Psychotropic Medications for Patients With Bipolar Disorder in the United States: Polytherapy and Adherence

    loading  Checking for direct PDF access through Ovid


ObjectiveBecause treatments for bipolar disorder include a growing number of psychotropic agents, the authors evaluated psychotropic polytherapy and adherence to treatment among U.S. patients with bipolar disorder.MethodsNational health plan claims data (2000–2004) were used to identify patients diagnosed as having bipolar disorder who had continuous benefits and had not been prescribed medication for bipolar disorder for six months or more. The study compared drugs dispensed to these patients initially and at one year and characterized patients who were adherent to mood-stabilizers.ResultsA total of 7,406 patients had a bipolar disorder: bipolar I (55%), bipolar II (15%), or bipolar disorder not otherwise specified (30%). Women represented 57% of the sample; mean±SD age was 35.4±12.4 years. Initial prescription fills involved one psychotropic agent in 67% of patients, and two or more psychotropics (polytherapy) in 33%. Initial prescription drug selections involved: antidepressants > anticonvulsants ≥ antipsychotics > sedatives > lithium; initial mood stabilizer use ranked: valproate > lithium > carbamazepine or oxcarbazepine > lamotrigine; antipsychotics ranked: olanzapine > quetiapine ≥ risperidone > ziprasidone > aripiprazole > clozapine. Rankings were similar at one year, when only 31% of patients received monotherapy (a 2.2-fold decline), 32% received polytherapy, and 37% received no psychotropics. Initially patients received 1.42 psychotropic drugs per person; at one year, patients received 175, and at both times polytherapy was less likely with lithium than with anticonvulsants. In multivariate modeling, one-year mood stabilizer use was greater with the following: older age, type of mood stabilizer (lamotrigine > valproate > carbamazepine or oxcarbazepine > lithium) and was associated with more psychiatric office and emergency visits, clinician type (more common with psychiatrists than with primary care physicians), and nonuse of off-label anticonvulsants.ConclusionsPolytherapy was used by one-third of patients initially and at one year, antidepressant use was highly prevalent initially and later, but lack of treatment was prevalent at one year. Plausible clinical and treatment factors were associated with sustained mood stabilizer adherence.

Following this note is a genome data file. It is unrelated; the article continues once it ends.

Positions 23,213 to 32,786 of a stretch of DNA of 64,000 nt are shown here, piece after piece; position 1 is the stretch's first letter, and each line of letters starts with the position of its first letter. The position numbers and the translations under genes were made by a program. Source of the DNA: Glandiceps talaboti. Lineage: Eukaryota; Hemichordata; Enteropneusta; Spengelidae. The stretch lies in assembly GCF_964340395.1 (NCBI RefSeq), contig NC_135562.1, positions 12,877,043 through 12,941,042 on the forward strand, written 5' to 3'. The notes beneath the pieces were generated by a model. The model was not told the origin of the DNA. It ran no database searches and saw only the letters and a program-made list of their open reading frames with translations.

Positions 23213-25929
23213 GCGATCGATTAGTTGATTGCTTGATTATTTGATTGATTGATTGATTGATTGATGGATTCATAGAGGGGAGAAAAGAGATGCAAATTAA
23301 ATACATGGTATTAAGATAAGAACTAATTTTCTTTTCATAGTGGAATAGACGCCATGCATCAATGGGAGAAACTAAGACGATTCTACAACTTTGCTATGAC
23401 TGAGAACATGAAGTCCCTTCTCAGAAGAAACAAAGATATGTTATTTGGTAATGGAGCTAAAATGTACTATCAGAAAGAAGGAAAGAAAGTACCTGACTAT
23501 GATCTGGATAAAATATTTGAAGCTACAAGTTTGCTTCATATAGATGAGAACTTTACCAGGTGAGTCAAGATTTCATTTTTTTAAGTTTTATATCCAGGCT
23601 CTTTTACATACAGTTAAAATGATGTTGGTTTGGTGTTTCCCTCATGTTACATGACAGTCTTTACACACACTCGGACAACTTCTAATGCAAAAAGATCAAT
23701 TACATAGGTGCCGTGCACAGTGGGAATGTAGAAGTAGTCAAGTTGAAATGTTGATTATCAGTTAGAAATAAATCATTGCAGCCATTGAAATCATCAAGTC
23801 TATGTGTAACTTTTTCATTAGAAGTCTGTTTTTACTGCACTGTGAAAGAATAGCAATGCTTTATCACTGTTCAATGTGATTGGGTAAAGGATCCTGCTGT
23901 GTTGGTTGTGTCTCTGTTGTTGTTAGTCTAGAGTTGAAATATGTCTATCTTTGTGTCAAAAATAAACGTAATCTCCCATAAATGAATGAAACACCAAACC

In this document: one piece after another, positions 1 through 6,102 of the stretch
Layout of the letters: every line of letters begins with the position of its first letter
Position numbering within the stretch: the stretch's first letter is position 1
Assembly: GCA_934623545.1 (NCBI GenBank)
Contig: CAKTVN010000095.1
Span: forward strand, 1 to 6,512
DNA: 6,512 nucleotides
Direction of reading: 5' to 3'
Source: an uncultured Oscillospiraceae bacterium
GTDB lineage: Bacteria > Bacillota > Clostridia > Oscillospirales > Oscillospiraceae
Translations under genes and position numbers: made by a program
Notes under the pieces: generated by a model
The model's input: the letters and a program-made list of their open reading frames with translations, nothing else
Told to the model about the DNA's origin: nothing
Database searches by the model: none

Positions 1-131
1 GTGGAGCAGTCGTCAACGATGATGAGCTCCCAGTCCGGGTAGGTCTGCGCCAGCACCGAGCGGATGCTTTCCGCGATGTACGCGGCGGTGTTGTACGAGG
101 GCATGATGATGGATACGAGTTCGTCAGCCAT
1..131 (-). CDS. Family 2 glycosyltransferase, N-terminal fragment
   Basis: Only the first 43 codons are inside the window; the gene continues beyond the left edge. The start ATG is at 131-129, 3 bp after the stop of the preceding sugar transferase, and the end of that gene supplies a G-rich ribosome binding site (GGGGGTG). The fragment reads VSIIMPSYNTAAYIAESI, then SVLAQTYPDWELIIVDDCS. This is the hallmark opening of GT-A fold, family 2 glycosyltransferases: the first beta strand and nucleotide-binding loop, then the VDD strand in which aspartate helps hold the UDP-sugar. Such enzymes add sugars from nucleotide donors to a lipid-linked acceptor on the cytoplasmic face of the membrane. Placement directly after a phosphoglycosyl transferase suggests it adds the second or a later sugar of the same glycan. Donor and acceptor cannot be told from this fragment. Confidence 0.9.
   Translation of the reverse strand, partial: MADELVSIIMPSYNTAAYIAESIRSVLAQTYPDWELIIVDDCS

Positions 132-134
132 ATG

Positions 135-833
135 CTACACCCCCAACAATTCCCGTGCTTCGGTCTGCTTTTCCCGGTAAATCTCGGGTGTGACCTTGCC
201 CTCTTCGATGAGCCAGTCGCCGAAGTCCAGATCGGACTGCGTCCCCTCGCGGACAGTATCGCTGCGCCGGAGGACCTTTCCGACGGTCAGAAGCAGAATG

loading  Loading Related Articles